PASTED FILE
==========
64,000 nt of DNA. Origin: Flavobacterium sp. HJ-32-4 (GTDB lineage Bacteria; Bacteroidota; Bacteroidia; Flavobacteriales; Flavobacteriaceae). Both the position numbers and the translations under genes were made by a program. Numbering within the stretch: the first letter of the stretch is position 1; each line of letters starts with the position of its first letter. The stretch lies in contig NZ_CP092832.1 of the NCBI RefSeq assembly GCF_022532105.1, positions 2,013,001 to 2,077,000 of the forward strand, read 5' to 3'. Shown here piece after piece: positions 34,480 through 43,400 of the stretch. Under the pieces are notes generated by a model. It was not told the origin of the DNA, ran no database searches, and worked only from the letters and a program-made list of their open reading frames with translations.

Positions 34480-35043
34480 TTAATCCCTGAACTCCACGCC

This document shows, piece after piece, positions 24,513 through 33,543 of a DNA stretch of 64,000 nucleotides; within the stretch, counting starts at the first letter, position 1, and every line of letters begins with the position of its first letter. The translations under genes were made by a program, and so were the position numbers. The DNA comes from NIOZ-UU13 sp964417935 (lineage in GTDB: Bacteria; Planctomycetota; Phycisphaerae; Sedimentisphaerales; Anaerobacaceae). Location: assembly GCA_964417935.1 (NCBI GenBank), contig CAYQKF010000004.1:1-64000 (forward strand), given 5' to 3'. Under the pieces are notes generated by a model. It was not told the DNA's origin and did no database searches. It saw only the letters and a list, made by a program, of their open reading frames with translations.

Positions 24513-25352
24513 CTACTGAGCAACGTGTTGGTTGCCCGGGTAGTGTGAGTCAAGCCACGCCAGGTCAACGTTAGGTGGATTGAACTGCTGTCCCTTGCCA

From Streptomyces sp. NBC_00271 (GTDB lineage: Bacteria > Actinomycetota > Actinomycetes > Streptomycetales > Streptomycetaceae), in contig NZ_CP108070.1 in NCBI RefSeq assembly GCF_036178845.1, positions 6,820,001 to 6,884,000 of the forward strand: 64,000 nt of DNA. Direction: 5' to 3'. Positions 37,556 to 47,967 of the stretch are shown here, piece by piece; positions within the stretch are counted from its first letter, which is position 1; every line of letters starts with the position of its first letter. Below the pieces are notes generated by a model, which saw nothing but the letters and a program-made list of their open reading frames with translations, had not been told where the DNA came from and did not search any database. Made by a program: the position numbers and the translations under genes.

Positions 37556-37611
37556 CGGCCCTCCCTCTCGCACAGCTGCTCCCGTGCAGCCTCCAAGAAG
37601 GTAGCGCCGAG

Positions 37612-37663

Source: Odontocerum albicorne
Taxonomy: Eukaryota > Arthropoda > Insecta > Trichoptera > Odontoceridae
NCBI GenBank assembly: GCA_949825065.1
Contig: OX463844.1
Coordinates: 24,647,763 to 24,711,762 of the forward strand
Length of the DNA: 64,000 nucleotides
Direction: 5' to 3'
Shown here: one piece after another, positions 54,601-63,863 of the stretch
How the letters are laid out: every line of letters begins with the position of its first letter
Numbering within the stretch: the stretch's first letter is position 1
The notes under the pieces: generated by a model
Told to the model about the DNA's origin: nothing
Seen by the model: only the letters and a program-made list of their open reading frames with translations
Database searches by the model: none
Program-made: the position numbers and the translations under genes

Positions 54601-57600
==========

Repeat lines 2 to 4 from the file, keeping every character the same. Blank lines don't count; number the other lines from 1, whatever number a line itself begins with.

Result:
Positions 34480-35043
34480 TTAATCCCTGAACTCCACGCC

This document shows, piece after piece, positions 24,513 through 33,543 of a DNA stretch of 64,000 nucleotides; within the stretch, counting starts at the first letter, position 1, and every line of letters begins with the position of its first letter. The translations under genes were made by a program, and so were the position numbers. The DNA comes from NIOZ-UU13 sp964417935 (lineage in GTDB: Bacteria; Planctomycetota; Phycisphaerae; Sedimentisphaerales; Anaerobacaceae). Location: assembly GCA_964417935.1 (NCBI GenBank), contig CAYQKF010000004.1:1-64000 (forward strand), given 5' to 3'. Under the pieces are notes generated by a model. It was not told the DNA's origin and did no database searches. It saw only the letters and a list, made by a program, of their open reading frames with translations.